Having accomplished its mission [to Jupiter and Saturn], Voyager 1 might have quietly retired. Instead it remains active to this day, faithfully calling home from nearly 10 billion miles away — so great a distance that its radio signals, traveling at the speed of light, take more than 14 hours to reach Earth. From Voyager’s perch, the Sun is just another star, south of Rigel in the constellation Orion, and the Sun’s planets have faded to invisibility.What's especially striking about this for me is the fact that we, human beings, have managed to send something so far away that it takes light 14 hours to reach us. A human artifact is 14 light hours away and is still communicating with us. Truly amazing.
Ferris also says that
Voyager 1 is approaching the edge of the solar system. That limit is defined by a teardrop-shaped bubble called the heliosphere, where the solar wind (particles blown off the Sun’s outer atmosphere) comes to a halt.How did we every discover that there was an edge of the heliosphere? Is this empirical data or theoretical. How do we know that the solar wind ceases sufficiently that it forms a nameable boundary? We are so clever.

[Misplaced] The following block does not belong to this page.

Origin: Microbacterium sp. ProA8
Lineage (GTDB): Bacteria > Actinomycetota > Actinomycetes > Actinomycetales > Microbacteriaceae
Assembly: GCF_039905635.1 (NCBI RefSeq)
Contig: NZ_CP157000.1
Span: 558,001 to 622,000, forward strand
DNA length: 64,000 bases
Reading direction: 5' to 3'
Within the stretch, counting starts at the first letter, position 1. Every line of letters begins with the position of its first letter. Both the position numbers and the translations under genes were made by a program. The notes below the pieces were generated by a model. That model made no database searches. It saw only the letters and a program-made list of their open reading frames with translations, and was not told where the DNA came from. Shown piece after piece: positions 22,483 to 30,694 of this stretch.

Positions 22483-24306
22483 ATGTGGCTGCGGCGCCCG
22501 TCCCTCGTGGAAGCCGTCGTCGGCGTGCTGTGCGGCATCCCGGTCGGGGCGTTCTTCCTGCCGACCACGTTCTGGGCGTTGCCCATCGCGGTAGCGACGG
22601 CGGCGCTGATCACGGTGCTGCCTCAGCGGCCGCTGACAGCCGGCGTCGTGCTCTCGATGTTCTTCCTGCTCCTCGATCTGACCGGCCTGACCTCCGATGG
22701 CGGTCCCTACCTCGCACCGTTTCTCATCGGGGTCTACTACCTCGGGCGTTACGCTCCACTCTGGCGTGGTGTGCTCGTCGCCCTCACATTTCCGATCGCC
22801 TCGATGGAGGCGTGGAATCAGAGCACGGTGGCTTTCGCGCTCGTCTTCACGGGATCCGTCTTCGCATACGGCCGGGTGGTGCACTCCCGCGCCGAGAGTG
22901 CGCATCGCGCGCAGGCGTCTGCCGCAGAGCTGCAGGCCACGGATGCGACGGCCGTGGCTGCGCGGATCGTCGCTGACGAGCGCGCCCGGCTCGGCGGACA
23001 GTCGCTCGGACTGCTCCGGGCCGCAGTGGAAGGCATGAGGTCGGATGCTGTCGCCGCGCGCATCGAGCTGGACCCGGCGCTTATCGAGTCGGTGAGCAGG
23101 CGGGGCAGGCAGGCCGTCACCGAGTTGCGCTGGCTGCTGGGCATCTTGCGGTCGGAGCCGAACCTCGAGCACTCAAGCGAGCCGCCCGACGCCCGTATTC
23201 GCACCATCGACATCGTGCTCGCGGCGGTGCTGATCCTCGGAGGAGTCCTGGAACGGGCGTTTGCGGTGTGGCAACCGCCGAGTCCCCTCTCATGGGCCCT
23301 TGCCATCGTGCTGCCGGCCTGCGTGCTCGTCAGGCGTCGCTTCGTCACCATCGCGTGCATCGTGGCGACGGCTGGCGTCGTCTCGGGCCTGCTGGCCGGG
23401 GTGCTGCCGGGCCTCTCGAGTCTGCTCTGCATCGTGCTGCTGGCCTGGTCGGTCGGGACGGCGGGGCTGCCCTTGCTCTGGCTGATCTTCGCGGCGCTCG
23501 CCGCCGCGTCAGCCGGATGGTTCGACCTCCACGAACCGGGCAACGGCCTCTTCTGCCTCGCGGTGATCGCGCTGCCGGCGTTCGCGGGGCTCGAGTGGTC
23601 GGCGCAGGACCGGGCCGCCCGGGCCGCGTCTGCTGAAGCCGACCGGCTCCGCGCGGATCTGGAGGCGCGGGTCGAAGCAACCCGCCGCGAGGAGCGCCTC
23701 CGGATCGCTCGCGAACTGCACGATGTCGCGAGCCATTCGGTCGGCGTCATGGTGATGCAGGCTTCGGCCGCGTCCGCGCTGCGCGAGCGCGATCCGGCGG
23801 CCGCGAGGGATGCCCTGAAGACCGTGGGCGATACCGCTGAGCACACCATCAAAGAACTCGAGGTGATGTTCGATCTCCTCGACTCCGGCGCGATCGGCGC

If all continues to go well, Voyager should pierce the heliosphere’s outer skin by around 2015. It will then depart into the void of interstellar space, where it is destined to wander among the stars forever.
Read the whole thing. But do it in the next few days before the NYT's puts starts charging for it.